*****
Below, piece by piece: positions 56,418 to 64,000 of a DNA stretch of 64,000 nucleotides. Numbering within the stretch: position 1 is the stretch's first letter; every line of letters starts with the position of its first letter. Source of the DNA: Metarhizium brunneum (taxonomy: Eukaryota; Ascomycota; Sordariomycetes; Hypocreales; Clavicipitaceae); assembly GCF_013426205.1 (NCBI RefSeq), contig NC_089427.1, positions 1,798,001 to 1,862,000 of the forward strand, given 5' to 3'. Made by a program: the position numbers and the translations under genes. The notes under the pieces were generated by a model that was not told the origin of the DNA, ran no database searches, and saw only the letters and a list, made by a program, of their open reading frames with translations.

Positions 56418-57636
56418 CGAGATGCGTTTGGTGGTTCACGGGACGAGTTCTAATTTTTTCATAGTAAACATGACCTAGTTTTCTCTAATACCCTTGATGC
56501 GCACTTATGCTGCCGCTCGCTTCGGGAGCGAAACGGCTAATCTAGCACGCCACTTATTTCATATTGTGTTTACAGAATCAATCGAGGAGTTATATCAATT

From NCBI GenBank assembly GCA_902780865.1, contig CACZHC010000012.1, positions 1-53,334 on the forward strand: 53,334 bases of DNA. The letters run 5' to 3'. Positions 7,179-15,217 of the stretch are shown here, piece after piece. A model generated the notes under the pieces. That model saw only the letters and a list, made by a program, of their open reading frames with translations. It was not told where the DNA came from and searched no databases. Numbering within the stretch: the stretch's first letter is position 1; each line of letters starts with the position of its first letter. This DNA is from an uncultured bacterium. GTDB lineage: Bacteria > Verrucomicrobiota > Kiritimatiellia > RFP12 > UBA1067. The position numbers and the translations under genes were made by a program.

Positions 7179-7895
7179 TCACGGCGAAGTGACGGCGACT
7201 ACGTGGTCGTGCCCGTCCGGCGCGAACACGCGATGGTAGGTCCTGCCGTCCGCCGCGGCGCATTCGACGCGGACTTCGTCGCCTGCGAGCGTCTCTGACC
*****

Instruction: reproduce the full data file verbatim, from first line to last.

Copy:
Below, piece by piece: positions 56,418 to 64,000 of a DNA stretch of 64,000 nucleotides. Numbering within the stretch: position 1 is the stretch's first letter; every line of letters starts with the position of its first letter. Source of the DNA: Metarhizium brunneum (taxonomy: Eukaryota; Ascomycota; Sordariomycetes; Hypocreales; Clavicipitaceae); assembly GCF_013426205.1 (NCBI RefSeq), contig NC_089427.1, positions 1,798,001 to 1,862,000 of the forward strand, given 5' to 3'. Made by a program: the position numbers and the translations under genes. The notes under the pieces were generated by a model that was not told the origin of the DNA, ran no database searches, and saw only the letters and a list, made by a program, of their open reading frames with translations.

Positions 56418-57636
56418 CGAGATGCGTTTGGTGGTTCACGGGACGAGTTCTAATTTTTTCATAGTAAACATGACCTAGTTTTCTCTAATACCCTTGATGC
56501 GCACTTATGCTGCCGCTCGCTTCGGGAGCGAAACGGCTAATCTAGCACGCCACTTATTTCATATTGTGTTTACAGAATCAATCGAGGAGTTATATCAATT

From NCBI GenBank assembly GCA_902780865.1, contig CACZHC010000012.1, positions 1-53,334 on the forward strand: 53,334 bases of DNA. The letters run 5' to 3'. Positions 7,179-15,217 of the stretch are shown here, piece after piece. A model generated the notes under the pieces. That model saw only the letters and a list, made by a program, of their open reading frames with translations. It was not told where the DNA came from and searched no databases. Numbering within the stretch: the stretch's first letter is position 1; each line of letters starts with the position of its first letter. This DNA is from an uncultured bacterium. GTDB lineage: Bacteria > Verrucomicrobiota > Kiritimatiellia > RFP12 > UBA1067. The position numbers and the translations under genes were made by a program.

Positions 7179-7895
7179 TCACGGCGAAGTGACGGCGACT
7201 ACGTGGTCGTGCCCGTCCGGCGCGAACACGCGATGGTAGGTCCTGCCGTCCGCCGCGGCGCATTCGACGCGGACTTCGTCGCCTGCGAGCGTCTCTGACC